Injury to Passengers on Motorcycles - California Law
What does California law say about carrying passengers on a motorcycle and if there is are injuries to a passengers on motorcycles, who is responsible? As a personal injury lawyer who routinely handles motorcycle collision claims, this is an issue that I deal with quite frequently. There are various provisions of the California Vehicle Code and general negligence laws that come into play in analyzing these issues. I wanted to try to answer some of the common questions that come up in this post.
The answer to this question, like most legal questions is, it depends. The main provision of law in play is California Vehicle Code §27800 which mandates that it is unlawful to carry another person on a motorcycle as a passenger unless:
- The motorcycle has a seat “securely fastened to the machine with foot rests” or a sidecar attached and designed for the purpose of carrying passengers;
- The passenger must keep his or her feet on the foot pegs at all times while traveling on the back of the motorbike.
The starting point for answering this question is CVC 27800 above. If a passenger cannot reach the foot rests, it would be unlawful to carry them on the bike. In addition, California Vehicle Code §27360, which requires children under the age of eight to ride in all motor vehicles only when seated in a “passenger restraint system meeting applicable federal motor safety standards” (i.e. a child safety seat). Therefore, until the child is at least eight years old and is tall enough to ride on the back and reach the foot rests, it would be unlawful to carry them on the back of a motorcycle.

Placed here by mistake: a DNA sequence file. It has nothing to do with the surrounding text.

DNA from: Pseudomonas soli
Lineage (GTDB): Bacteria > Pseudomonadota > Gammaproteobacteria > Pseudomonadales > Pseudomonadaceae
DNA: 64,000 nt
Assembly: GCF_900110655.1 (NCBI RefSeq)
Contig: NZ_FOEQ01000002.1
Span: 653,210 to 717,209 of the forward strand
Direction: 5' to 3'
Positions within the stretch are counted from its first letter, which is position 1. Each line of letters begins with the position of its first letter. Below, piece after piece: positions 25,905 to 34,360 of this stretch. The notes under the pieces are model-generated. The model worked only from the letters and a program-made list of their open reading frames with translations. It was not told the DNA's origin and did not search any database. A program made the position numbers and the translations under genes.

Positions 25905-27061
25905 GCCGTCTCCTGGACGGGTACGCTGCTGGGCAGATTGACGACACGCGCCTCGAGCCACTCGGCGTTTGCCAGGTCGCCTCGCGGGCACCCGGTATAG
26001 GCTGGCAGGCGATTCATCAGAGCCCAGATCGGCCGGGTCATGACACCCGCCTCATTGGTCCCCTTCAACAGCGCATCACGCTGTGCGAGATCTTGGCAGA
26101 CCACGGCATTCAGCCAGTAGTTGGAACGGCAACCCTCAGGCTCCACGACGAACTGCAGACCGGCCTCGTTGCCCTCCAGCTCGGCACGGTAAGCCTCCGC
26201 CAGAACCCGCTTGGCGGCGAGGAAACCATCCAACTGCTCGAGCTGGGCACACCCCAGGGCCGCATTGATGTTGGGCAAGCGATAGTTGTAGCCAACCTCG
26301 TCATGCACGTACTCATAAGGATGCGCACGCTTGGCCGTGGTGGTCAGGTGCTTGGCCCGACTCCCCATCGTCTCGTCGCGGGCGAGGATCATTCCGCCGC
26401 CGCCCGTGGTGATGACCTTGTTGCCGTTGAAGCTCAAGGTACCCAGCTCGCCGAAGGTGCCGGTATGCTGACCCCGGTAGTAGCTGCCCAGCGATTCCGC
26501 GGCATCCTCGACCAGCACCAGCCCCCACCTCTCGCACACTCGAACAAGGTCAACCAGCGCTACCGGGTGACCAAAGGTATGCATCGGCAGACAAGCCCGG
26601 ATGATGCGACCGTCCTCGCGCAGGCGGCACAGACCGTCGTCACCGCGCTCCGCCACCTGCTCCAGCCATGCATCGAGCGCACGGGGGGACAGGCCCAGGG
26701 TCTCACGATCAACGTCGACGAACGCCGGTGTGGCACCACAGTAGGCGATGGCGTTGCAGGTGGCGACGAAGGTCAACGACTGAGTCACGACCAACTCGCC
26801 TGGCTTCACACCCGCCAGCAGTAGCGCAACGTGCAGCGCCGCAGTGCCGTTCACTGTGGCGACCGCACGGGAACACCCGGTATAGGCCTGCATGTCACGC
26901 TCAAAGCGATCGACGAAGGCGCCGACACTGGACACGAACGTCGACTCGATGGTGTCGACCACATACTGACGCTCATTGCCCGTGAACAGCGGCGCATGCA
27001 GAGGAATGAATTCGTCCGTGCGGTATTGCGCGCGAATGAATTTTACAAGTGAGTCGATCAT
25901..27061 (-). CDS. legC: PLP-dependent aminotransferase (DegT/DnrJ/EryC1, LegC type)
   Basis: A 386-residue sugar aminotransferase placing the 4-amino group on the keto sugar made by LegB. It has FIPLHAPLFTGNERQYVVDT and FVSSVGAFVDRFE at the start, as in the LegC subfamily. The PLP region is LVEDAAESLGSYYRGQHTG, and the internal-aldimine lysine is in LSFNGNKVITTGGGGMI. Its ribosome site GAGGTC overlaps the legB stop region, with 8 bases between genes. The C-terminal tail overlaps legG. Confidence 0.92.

In a word, YES. California Vehicle Code §27803 mandates that both “a driver” and “any passenger” shall wear a helmet while riding on a “motorcycle”, “motor-driven cycle” or “motorized bicycle”. The helmets must meet the minimum safety standards set forth in California Vehicle Code §27802.
This really depends upon a lot of factors. Obviously, if the motorcycle operator is carrying a passenger in violation of one of the laws above, this could put them at least partially at fault. Likewise, if the passenger knowingly fails to wear a helmet in violation of state law, they may be partially responsible for their own injuries to the extent that a helmet may have prevented serious head trauma or brain injury.
Going beyond just the vehicle code “rules”, any motor vehicle accident including motorcycle wrecks have to be analyzed by a quality motorcycle injury lawyer to determine whether the incident involved negligence. As I have discussed more at length here, California is a comparative fault state. This means that a judge or jury may examine the evidence regarding the incident and make a determination as to how to apportion fault among all parties involved. In some cases, like when a car turns left in front of an oncoming motorcycle, liability is pretty clearly stacked against the driver of the car. Other times, the fault lines may not be as clear. Distances, reaction times of the auto operator and the motorcyclist, ability to possibly avoid the collision, visibility, lighting, speeds of both the car or truck and the motorcycle, and many other factors must be examined. Oftentimes, quality motorcycle injury attorneys will employ accident reconstruction experts to examine the police report, inspect the scene, look at measurements of skid marks and property damage and make a determination as to their opinion on who may have been at fault. However, in the end, it is the judge or jury who gets to hear the evidence and these opinions and decide whether the motorcycle passenger should be entitled to money damages, who should pay this compensation and what percentage of responsibility to parse out.